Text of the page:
Spanish hot chocolate (chocolate a la taza)

Time20 minutes
YieldsServes 4 to 5
Spanish hot chocolate (chocolate a la taza)
(Anne Cusack / Los Angeles Times)
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This is no baby’s chocolate milk; this is the thinking chocoholic’s brew. Thick as pudding but eminently drinkable, it is rich and creamy, but not unctuously so.

This recipe uses milk, but Spaniards sometimes use water instead for an even darker drink.

Some preparation tips:

  • Choose your chocolate judiciously.
  • When chopping the chocolate, work lightly, handling it as little as possible to avoid a melting mess. And if you have one, use a serrated knife, which makes it easier to chop finely; it’s also less likely than a regular blade to slip on the chocolate’s smooth surface.

From the story: A bittersweet love affair


In a small bowl, mix 1 cup of water with the cornstarch. Set aside.


Pour the remaining 2 cups of water into a medium saucepan. Add the chocolate, and cook over medium-high heat, stirring until the chocolate is melted and smooth.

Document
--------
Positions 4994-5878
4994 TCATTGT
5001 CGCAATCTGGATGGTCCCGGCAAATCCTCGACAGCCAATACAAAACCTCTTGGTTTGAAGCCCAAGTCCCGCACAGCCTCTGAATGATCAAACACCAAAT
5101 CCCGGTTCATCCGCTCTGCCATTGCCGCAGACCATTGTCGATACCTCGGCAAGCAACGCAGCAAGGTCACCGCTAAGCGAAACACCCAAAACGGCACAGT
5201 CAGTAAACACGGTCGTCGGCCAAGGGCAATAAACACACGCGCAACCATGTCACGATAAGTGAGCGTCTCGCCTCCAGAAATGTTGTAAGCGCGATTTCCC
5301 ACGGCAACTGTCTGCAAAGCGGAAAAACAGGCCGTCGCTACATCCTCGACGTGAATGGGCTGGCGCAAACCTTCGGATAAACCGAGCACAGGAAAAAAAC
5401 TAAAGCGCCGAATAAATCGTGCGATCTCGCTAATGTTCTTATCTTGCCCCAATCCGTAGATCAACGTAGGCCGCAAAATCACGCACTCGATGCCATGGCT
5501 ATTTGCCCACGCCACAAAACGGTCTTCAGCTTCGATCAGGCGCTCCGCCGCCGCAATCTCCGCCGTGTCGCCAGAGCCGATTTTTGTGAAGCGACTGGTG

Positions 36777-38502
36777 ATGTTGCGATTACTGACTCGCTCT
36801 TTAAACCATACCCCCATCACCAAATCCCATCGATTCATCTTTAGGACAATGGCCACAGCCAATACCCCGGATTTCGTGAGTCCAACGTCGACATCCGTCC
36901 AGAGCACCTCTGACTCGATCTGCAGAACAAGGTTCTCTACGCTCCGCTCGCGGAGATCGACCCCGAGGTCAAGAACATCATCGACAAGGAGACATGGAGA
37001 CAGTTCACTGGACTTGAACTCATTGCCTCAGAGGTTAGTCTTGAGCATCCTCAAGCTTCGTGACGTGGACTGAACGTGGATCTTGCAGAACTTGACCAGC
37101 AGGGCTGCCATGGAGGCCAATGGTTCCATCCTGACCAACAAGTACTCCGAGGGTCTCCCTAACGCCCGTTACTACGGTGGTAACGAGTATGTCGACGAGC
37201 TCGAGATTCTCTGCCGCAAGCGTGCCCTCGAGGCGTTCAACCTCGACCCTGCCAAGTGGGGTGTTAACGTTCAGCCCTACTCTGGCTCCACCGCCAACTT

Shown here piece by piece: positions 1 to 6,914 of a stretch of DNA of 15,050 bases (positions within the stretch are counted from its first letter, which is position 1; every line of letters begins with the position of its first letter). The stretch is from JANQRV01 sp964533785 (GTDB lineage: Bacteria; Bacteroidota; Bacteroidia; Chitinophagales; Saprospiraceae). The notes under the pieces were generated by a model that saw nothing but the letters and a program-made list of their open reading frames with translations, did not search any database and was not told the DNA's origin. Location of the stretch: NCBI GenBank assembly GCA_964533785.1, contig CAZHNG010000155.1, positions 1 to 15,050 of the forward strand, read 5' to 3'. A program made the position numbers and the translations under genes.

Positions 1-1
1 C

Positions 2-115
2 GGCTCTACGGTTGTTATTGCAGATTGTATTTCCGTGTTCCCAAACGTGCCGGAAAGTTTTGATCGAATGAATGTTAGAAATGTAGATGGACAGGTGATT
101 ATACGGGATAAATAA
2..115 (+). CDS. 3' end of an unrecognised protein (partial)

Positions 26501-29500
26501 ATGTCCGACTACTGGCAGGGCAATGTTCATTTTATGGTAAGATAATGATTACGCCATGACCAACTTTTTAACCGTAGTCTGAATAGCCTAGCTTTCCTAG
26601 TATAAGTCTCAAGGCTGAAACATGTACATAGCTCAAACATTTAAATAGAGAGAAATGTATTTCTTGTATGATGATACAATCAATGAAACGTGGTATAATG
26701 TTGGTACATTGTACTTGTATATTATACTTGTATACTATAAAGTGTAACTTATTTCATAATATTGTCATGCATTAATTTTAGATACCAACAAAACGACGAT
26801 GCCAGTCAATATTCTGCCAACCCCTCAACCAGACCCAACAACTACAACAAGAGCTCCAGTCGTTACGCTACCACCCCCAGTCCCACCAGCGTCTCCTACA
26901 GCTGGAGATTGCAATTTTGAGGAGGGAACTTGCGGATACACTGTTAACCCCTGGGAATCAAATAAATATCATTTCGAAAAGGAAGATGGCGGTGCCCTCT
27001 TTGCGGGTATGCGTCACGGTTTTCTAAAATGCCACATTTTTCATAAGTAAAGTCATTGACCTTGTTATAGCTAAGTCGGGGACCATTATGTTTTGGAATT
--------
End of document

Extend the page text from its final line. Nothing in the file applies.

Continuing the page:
Mix in the milk and sugar. Give the cornstarch mixture a quick stir and add it to the saucepan. Cook over medium heat, stirring constantly, or until the mixture begins to coat the back of a spoon, about 5 to 8 minutes. (The hot chocolate will continue to thicken even after cooking to the desired pudding-like consistency.)


Remove from the heat and stir in the vanilla. Add more sugar if desired. Serve immediately.

Adapted from Janet Mendel’s “My Kitchen in Spain.”

Use a high-quality chocolate bar such as Scharffen Berger semisweet, 62% cacao.